Database security vendor Application Security Inc. has entered a two-year partnership with Visa International to ensure that the worlds largest credit card issuer is on the cutting edge of protecting its databases, the two firms announced this week.
The partnership is geared to providing Visa, which is by far the worlds largest credit card brand, protection for customers personal information and the credit card numbers of the 1.3 billion cards the company now has in circulation.
Application Securitys flagship product is AppDetective, a network-based vulnerability assessment scanner for databases. It also sells AppRadar, a real-time database intrusion detection and auditing tool, and DbEncrypt, a tool for column-level encryption of production databases.
According to Ted Julian, vice president of marketing for the New York security tools firm, the timing is ripe, as online retailers head into a season of what is expected to be the biggest volume of sales ever. “One thing that goes along with [e-retail during the holiday season] are security concerns and people concerned with buying things online,” he said. “In that context, Visa has an important opinion or role to play. They have a unique perspective on the holiday season and on protecting customer information.”
Indeed, according to a recent report from Forrester Research Inc., online holiday sales will hit $13.2 billion this year—a 20 percent increase over last year.
Unfortunately, the flip side of the rising use of credit cards online is the spiraling incidence of thieves snatching credit card numbers, Social Security numbers and other personal data. This was dramatically demonstrated on Friday, when a Newark, N.J., federal grand jury indicted 19 people in the United States and abroad who were connected to a Web site that investigators said was one of the largest centers for online trafficking in stolen identity information and credit cards.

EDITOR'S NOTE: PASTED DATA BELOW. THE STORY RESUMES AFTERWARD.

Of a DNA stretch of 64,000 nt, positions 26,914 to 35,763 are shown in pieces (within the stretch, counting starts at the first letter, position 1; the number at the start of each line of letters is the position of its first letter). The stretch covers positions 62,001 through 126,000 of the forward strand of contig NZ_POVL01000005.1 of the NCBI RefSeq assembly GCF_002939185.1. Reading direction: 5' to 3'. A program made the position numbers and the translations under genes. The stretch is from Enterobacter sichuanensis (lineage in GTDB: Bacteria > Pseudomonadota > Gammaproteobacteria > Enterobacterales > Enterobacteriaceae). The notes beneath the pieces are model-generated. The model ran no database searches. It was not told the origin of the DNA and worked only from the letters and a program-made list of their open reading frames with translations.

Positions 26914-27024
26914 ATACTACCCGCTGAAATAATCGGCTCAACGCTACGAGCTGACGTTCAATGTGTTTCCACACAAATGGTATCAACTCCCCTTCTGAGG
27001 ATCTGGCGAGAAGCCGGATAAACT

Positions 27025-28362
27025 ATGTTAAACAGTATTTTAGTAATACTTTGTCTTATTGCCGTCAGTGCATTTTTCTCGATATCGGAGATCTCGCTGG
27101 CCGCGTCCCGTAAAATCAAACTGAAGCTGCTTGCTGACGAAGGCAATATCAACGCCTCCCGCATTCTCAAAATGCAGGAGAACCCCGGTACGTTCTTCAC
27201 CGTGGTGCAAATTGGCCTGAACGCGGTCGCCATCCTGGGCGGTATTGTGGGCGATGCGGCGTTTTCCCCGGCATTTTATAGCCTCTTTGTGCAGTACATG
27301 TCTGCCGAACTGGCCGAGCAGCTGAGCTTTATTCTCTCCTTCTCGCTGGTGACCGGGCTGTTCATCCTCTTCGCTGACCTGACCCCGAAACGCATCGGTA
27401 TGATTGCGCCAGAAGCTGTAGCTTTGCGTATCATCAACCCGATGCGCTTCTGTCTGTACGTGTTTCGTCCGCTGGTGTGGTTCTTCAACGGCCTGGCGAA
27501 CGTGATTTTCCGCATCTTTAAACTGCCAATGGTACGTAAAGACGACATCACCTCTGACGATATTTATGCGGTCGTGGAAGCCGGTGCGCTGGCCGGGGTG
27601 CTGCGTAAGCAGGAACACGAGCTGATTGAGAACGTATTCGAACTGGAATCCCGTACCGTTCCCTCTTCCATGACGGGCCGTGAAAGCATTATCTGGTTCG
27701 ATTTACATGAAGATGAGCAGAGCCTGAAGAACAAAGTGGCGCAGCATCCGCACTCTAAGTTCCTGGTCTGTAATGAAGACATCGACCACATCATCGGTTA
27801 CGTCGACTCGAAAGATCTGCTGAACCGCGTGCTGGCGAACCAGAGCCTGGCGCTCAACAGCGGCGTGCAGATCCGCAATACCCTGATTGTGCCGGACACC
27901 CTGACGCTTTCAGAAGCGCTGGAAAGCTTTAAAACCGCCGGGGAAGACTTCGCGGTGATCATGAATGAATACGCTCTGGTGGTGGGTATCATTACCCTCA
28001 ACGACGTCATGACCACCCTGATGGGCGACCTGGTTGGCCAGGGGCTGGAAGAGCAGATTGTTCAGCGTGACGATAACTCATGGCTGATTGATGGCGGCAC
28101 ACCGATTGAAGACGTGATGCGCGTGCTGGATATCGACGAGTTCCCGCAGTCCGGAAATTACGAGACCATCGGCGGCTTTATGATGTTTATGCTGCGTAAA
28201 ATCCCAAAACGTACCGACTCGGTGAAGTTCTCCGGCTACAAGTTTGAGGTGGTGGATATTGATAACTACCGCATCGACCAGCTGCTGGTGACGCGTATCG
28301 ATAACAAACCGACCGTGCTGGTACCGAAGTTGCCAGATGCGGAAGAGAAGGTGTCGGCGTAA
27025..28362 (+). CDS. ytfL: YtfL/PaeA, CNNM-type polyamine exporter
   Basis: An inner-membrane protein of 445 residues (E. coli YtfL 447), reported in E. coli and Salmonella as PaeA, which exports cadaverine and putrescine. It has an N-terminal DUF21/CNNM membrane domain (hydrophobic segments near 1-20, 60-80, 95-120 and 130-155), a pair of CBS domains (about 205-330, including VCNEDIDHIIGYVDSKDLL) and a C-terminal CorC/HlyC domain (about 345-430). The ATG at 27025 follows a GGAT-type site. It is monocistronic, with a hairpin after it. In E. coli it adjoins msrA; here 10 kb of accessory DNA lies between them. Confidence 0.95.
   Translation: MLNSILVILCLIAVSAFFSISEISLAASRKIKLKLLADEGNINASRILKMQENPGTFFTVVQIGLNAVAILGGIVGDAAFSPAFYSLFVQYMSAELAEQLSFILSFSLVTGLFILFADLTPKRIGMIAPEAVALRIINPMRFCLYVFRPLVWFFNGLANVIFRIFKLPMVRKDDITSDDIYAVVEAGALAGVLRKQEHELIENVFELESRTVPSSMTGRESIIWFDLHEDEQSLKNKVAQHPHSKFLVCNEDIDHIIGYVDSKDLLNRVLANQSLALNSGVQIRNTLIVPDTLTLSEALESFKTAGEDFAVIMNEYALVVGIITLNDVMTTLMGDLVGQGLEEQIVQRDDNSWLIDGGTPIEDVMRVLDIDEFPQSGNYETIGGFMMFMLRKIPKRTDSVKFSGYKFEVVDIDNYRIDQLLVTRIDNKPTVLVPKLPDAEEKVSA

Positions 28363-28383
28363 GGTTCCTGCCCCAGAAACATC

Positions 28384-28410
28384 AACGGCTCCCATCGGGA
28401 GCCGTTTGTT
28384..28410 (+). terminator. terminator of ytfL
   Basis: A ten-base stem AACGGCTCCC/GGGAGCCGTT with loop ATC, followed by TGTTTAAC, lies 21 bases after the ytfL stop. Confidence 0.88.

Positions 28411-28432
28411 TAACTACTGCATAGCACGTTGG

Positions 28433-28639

According to Gartner Inc., some 75 percent of cyber attacks are now occurring at the application level—as opposed to the perimeter—where firewalls reside. That means that databases are now a primary target. “At the end of the day, all the transactions, all the credit card numbers, sit in the database,” Julian said.
Cyber criminals have shifted their attention to the application level because they target the weakest link, according to Sarah Perry, senior vice president in charge of strategic ventures with Visa, in San Francisco. As enterprises have focused on securing the perimeter, the next weakest link in the chain has become the database.
“As solutions evolve, the perimeter is protected, and … it becomes more difficult to crack that,” she said. “What has been largely unprotected, or ineffectively protected, is the area that becomes the next most vulnerable area, which is that which resides within the company, and the data sitting within the databases.”